Bismillah Jan Shinwari, a well known Afghan cricket umpire, lost four close relatives on Saturday, including a cousin and a nephew when a suicide bomber detonated a car loaded with explosives close to the family home in Nangarhar province.
The attack happened shortly after midday when insurgents targeted the Ghanikhail district government compound, killing at least 16 people.
Speaking to Ariana News, Shinwari’s brother confirmed they lost a cousin, two of her children, and a nephew in the explosion.
He said they had been on their way to a doctor when the incident happened. Another two family members were wounded, he said.
Shinwari, who was in Kabul at the time of the incident, is a well known International Cricket Council (ICC)-registered umpire who has officiated over a number of international matches, including ODIs and Twenty20 tournaments.
His entire family, including his mother and father, live in the area where the explosion happened and as news broke of the tragedy, hundreds of messages of condolence flooded Shinwari’s Facebook page from fans around the world.
Two IEA forces and 4 Daesh fighters killed in Kabul clash
Four Daesh militants were killed and a fifth was arrested in an operation in Kabul on Wednesday.
According to Zabihullah Mujahid, the spokesman of the Islamic Emirate of Afghanistan (IEA), forces had conducted a raid on an “important nest of the enemy” in Karte-e-Sakhi area in PD3.
The operation was launched at about 11.30am but a shootout between IEA and Daesh militants broke out, which lasted several hours. The situation was eventually brought under control and a cache of weapons and ammunition was recovered.
Mujahid said in a series of tweets that the Daesh cell had been planning to attack Shiites in the Kart-e-Sakhi area during the upcoming Muharram.
Meanwhile, the ministry of interior said in a statement that two security personnel, including a policewoman, were killed in the standoff and four IEA soldiers were wounded.
Iranian energy ministry delegation to visit Kabul over water rights
Iran is reportedly sending a delegation from the ministry of energy affairs to Afghanistan to discuss their water share rights regarding the Helmand River.
According to Iran’s IRNA news agency, Foreign Minister Hossein Amirabdollahian told Afghanistan’s acting Foreign Minister Amir Khan Muttaqi in a phone conversation that he is dispatching the delegation in the near future in order to resolve issues around water.
IRNA reported that Amirabdollahian raised the issue of recent heavy rainfall in Afghanistan and expressed hope that the “artificially created obstacles” in the way of the flow of water towards Iran will be eliminated and Iran will receive its water share from the Helmand River.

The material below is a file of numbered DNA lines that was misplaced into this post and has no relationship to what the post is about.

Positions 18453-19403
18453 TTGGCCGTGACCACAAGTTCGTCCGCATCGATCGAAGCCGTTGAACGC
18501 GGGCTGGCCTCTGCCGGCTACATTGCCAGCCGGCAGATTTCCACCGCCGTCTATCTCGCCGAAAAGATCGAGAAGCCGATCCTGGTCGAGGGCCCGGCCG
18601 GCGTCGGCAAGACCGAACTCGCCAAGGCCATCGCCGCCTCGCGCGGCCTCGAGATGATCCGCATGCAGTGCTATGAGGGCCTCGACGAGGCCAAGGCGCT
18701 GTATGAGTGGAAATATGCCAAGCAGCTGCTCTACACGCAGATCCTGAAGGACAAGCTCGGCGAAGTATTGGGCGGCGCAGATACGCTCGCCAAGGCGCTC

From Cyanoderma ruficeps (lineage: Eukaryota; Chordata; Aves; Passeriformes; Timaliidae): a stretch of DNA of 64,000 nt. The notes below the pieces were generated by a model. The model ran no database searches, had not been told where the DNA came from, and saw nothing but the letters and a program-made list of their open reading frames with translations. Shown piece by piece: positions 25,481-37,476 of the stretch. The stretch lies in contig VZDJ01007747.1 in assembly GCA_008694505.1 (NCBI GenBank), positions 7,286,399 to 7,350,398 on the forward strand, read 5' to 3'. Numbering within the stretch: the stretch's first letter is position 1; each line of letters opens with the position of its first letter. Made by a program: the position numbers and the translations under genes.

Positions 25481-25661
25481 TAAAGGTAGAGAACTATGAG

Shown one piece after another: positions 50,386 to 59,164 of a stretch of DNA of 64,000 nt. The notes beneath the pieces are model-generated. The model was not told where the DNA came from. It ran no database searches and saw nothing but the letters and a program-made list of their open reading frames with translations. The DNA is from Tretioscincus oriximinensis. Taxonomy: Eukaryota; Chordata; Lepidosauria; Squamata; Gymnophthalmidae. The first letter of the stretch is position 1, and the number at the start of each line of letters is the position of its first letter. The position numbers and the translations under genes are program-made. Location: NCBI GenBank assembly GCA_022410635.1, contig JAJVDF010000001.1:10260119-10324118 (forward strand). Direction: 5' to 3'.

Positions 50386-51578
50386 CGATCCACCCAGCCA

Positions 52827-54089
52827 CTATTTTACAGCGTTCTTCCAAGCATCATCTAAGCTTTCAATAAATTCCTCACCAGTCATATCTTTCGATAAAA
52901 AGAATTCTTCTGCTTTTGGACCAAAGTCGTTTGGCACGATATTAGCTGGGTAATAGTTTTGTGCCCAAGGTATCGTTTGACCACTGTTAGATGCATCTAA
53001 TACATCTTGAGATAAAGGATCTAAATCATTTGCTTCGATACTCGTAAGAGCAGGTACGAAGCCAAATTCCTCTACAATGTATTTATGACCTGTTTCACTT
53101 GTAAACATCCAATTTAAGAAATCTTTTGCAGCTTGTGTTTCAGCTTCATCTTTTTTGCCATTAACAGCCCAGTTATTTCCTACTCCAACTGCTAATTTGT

Amirabdollahian also reportedly told Muttaqi that receiving their share of water will be an important index for Kabul in terms of showing how committed the Islamic Emirate of Afghanistan (IEA) is about meeting “their international commitments”, IRNA reported.
Amirabdollahian said the people of Iran’s Sistan and Baluchestan and their representatives in Parliament are seriously demanding their share of water and that unless the issue is resolved quickly, “it will affect the other issues in bilateral cooperation negatively”, IRNA reported.
According to IRNA, Muttaqi in turn welcomed the delegation’s upcoming visit and said Afghanistan is committed to giving Iran their share of water from the Helmand River, which flows into the country.
Amirabdollahian said that a joint team of technicians will survey the river’s path and ensure both countries benefit from the water.
China adds science lab to its orbiting space station
China added a laboratory to its permanent space station Monday as it moves toward completing the structure in coming months.
The Wentian lab module was launched from the Wenchang space base on the tropical island province of Hainan on Sunday with a large crowd of amateur photographers and space enthusiasts watching, AP reported.
After 13 hours of flight, it successfully docked with the Tiangong station’s main Tianhe living module early Monday according to the China Manned Space Agency.
The Wentian is designed for science and biology experiments, and 23-ton lab module is heavier than any other single-module spacecraft currently in space, according to the state-owned Global Times.
It will be followed by a second lab module, the Mengtian, due to be launched in October.
Three astronauts are currently living in the core module on a six-month mission and oversaw the Wentian’s arrival.
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